Major announcements from WhatsApp, the Internet messaging services, are like city buses: You can wait a long time for one, then two show up at once. On the heels of its $16 billion deal to be bought by Facebook, WhatsApp announced on Monday that it would start offering free voice services later this year — diversifying beyond its main messaging service into phone calls. Speaking at the Mobile World Congress conference in Barcelona, the tech company’s chief executive, Jan Koum, said users in the second quarter would be able to make Internet calls through their smartphones similar to services that are already available on rival Internet messaging offerings like Kakao of South Korea and Viber of Cyprus.
WhatsApp’s voice service is expected to be available first on Google’s Android and Apple’s iOS operating systems, then expand to others like Windows Phone and Blackberry, he added. Mr. Koum, who was born in Ukraine before moving to the United States as a teenager, also said on Monday that WhatsApp would launch a mobile brand in a partnership with the German cellphone carrier E-Plus. The WhatsApp chief executive said the mobile brand would initially be available only in Germany, though he did not provide any more specifics on the product, which is expected to be launched by the end of the year.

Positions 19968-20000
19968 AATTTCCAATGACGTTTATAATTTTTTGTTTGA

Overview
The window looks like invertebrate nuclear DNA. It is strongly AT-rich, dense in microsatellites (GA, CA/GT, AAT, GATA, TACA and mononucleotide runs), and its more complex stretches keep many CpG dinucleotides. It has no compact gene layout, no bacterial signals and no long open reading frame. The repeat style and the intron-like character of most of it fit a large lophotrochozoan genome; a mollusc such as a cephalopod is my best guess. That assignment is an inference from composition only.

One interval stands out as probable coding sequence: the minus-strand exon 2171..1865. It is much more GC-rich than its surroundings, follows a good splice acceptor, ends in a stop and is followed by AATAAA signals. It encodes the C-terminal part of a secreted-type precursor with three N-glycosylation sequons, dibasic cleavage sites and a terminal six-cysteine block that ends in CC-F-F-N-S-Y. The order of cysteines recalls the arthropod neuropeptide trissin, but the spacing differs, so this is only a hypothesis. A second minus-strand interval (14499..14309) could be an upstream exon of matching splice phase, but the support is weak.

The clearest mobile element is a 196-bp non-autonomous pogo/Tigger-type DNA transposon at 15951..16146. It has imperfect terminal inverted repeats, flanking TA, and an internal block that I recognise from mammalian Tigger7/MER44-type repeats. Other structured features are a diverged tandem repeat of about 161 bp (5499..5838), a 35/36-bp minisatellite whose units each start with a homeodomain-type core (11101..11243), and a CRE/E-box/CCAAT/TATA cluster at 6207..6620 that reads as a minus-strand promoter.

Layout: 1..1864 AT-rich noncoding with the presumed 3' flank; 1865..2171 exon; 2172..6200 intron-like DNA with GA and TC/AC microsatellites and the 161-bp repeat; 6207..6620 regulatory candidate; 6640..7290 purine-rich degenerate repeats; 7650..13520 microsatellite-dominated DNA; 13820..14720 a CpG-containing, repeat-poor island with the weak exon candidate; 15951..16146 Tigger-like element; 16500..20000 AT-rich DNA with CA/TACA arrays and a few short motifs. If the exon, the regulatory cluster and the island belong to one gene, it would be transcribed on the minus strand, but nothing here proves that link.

“The world is moving to data very quickly,” Mr. Koum said in a speech. “Data is the next generation in what is driving the mobile industry.” WhatsApp’s push to offer its 465 million monthly users Internet voice calls is the first announcement since Facebook agreed to buy the San Francisco-based tech company last week for $16 billion. The final price may rise to $19 billion with WhatsApp employees and founders receiving an additional $3 billion in restricted stock, which would vest over the next four years. Currently, the messaging service has more than 40 million users in India, and 38 million in Brazil, according to the company. The start-up also has 31 million users in Germany, though it did not provide numbers on its American user base. Mr. Koum played down rumors that the deal with Facebook would lead to major changes to how WhatsApp operates, including the potential addition of advertising and other revenue-generating services.
“For WhatsApp to be successful, it has to stay independent,” Mr. Koum said on Monday. “There are no planned changes.”
By expanding into voice, WhatsApp is going head-to-head with the likes of Skype and traditional cellphone operators like AT&T and Deutsche Telekom. Analysts say the move also could lead Facebook to revamp its own mobile offerings, which have centered on software called Home that has won few fans since launching last year.